Officials who target journalists should be individually sanctioned – Amal Clooney

Officials and prosecutors who arbitrarily detain journalists or impose blanket restrictions on free expression should be subject to a new regime of targeted international sanctions, according to a groundbreaking report by an international panel on media freedom chaired by human rights lawyer Amal Clooney.

“Targeted sanctions are among the most effective tools in a government’s arsenal to enforce human rights obligations, including the obligation to respect free speech and protect the media,” Clooney said in a discussion panel on Tuesday.

These sanctions, that should include freezing the individual’s assets or withholding travel visas, could be imposed unilaterally by governments, or by a group of States, according to the report.

The unjust imprisonment of journalists would meet the threshold for sanctions and the penalties could be imposed not just on the officials charging the journalist, but also prosecutors and judges deemed to be complicit in the sentencing.

The report was drawn up by Clooney, together with a high-level panel of legal Experts on Media Freedom, which is an independent body convened at the request of the UK and Canadian governments and is made up of 15 lawyers, academics and experts.

“It is the hope of the panel that governments will look to the recommendations in this report to curb human rights abuses and do more to protect journalists around the world,” Clooney said.

The Committee for the Protection of journalists said it endorsed the report and called for governments to take action: “We chose to engage, given the current vacuum of leadership on press freedom globally. As the US pulls back from its historic support, we need other countries to step up – including the UK and Canada, which in July published a global pledge on media freedom”.

It was also welcomed by Bill Browder, Head of Global Magnitsky Justice campaign, welcomed  “Clooney’s call for Magnitsky sanctions to be applied to dictators and kleptocrats who torture and kill journalists”.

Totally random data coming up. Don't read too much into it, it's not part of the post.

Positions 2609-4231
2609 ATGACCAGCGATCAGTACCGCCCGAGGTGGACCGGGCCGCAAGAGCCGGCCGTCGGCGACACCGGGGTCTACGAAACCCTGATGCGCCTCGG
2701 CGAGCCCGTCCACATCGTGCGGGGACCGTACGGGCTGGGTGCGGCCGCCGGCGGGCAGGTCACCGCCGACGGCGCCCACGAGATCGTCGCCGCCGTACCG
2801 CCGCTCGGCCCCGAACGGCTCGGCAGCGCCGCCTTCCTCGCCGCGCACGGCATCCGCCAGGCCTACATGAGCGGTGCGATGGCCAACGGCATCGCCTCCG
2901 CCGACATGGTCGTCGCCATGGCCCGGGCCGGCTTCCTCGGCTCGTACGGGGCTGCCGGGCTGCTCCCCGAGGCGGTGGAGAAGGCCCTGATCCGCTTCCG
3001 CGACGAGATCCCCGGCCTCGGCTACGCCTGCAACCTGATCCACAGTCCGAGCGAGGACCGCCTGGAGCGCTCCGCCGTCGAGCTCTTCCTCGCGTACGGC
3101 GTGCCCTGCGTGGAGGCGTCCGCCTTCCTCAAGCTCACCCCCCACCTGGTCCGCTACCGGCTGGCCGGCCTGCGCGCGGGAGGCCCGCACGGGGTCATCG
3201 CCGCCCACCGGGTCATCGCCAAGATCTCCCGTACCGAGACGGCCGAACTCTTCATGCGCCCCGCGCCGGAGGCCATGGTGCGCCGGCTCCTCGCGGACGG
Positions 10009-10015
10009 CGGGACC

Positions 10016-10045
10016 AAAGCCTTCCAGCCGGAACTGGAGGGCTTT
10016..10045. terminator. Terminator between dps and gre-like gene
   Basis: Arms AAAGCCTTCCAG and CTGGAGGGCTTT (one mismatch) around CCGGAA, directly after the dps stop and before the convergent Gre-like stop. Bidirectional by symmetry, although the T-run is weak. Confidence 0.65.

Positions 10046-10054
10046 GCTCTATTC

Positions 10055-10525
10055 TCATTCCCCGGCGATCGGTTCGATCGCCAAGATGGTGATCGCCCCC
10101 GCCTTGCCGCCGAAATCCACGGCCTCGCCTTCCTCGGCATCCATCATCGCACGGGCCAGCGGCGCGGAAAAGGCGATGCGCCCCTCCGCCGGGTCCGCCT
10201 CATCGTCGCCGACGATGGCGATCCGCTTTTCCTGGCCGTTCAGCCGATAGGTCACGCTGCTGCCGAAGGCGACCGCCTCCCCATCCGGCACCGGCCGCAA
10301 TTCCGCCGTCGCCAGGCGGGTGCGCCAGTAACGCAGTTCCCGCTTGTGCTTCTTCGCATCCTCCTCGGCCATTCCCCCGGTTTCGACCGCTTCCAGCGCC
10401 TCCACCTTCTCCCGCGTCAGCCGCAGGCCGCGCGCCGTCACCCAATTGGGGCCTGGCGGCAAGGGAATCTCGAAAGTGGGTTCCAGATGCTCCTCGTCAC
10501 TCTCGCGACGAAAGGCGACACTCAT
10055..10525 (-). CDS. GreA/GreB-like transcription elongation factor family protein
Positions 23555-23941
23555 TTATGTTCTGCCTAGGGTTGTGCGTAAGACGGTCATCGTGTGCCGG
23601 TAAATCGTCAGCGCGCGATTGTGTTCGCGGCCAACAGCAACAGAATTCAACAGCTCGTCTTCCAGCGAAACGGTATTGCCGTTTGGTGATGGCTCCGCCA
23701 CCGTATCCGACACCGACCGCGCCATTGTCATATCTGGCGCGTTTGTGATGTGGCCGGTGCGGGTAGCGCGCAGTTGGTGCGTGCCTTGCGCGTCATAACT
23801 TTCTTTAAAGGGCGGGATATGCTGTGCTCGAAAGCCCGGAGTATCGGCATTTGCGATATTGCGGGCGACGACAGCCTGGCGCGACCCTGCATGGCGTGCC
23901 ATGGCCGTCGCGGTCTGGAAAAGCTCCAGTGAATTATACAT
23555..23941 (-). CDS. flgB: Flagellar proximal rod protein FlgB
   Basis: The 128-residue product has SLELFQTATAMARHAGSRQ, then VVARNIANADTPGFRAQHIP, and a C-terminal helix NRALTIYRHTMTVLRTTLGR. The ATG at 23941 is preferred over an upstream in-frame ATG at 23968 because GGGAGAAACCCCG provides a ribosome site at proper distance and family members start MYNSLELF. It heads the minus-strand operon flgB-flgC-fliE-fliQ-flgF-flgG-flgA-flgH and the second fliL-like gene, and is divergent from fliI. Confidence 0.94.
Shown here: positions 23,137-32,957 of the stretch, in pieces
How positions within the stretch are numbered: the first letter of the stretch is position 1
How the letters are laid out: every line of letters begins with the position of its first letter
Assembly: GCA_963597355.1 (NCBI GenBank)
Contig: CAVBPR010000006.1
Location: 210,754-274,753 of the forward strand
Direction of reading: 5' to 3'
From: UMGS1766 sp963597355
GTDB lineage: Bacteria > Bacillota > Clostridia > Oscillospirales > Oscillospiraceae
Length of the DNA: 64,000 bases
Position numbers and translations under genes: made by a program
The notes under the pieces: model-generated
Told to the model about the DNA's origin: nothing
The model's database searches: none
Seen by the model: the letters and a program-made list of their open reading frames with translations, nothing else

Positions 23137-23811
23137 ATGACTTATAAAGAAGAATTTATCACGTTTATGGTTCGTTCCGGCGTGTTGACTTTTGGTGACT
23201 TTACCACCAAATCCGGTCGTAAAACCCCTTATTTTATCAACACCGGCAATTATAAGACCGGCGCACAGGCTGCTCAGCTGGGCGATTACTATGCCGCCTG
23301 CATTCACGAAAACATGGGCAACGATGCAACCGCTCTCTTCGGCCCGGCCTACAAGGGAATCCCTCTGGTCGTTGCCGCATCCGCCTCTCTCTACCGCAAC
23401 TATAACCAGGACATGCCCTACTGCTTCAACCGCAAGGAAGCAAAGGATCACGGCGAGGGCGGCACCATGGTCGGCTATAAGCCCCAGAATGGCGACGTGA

The report calls on signatories of the media freedom pledge to introduce and amend what has become known as ‘Magnitsky’ laws, which are named after Russian lawyer Sergei Magnitsky, who died in prison in 2009 after exposing official corruption.

It looked into the limited number of countries where Magnitsky laws have been adopted or are under consideration and recommends their expansion to respond to a wider array of abuses against journalists and “systemic restrictions on the media,” including abduction, physical violence, arbitrary detention, and wide-scale censorship, including of internet.

Magnitsky had alleged that various government officials were complicit in corruption that defrauded the Russian State of some $230 million in tax revenue. Russian authorities then arrested and imprisoned him. He died 12 months later.

His case has cast an international spotlight on the Russian government’s handling of whistleblowers, critics and political opponents. Magnitsky’s plight led to international outrage over the erosion of the rule of law in Russia, resulting in the creation of ‘Magnitsky Acts’ in the US, the UK, Canada, Latvia, Estonia and Lithuania. The law authorises governments to sanction specific individuals identified as human rights abusers.

The ECHR ruled, in a case presided by former Maltese European Court of Human RIghts Judge Vincent DeGaetano, that Moscow must pay Magnitsky’s mother and widow $38,000 (€34,000) in damages for violating his human rights, including inhuman and degrading detention conditions, unjustified extensions of his detention, and the posthumous trial and conviction.


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